Camp Houlton was established in 1944 for the internment of prisoners of war to provide laborers for local farms to harvest peas, pick potatoes and other work.
The prisoners were paid a dollar a day in scrip that they could spend at the post exchange, the base store, for toiletries, tobacco, chocolate, and even beer.
Not all POWs were allowed to work on the farms for security reasons.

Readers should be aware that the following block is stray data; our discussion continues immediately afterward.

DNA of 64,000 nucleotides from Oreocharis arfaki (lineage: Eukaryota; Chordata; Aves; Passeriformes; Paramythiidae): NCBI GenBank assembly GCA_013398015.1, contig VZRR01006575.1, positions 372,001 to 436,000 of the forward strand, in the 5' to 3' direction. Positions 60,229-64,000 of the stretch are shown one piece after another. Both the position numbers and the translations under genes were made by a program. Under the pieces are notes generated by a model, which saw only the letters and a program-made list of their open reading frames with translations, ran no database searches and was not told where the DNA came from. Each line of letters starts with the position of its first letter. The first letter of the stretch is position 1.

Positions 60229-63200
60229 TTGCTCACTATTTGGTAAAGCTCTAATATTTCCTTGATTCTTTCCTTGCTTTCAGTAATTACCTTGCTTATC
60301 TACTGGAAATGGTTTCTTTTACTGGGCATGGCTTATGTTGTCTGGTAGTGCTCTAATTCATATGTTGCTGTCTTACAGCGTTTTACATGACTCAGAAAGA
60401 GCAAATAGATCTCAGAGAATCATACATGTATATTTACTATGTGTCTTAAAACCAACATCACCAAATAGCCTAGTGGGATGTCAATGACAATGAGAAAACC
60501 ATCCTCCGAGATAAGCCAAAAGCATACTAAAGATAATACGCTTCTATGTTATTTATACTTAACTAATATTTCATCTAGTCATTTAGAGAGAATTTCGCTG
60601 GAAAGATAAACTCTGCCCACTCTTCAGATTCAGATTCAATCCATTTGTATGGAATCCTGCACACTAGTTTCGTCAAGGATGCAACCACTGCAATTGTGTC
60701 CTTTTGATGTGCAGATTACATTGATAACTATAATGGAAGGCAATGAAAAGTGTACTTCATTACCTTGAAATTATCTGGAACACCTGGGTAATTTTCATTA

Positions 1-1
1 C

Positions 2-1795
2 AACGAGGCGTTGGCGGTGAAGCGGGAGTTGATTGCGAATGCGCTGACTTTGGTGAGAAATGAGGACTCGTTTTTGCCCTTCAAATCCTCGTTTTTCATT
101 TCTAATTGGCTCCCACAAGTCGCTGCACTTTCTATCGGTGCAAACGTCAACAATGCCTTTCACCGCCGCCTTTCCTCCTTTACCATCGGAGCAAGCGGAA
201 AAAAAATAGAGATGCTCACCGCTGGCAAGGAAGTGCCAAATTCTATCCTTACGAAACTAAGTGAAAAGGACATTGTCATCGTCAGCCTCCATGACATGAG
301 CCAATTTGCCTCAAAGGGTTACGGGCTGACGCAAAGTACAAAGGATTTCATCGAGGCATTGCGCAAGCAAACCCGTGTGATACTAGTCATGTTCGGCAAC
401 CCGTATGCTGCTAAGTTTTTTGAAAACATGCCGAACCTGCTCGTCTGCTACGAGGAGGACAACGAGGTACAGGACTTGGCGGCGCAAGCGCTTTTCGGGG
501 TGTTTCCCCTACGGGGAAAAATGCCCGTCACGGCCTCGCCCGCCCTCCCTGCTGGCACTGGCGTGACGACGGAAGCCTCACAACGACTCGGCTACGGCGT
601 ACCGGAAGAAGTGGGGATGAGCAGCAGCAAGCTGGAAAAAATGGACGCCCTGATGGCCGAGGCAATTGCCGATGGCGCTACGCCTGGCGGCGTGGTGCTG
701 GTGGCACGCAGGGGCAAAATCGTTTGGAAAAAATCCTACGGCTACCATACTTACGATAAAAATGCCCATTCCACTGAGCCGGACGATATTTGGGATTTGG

Many farmers came to see the POWs who worked their fields as good laborers rather than enemy soldiers.
In this picture, the POW farm workers are posing for the picture with the farmer's wife. Pictures of POWs are unusual because photographing POWs was not allowed.
Please post your comment below to share with others. If you'd like to privately share a comment or correction with MMN staff, please use this form.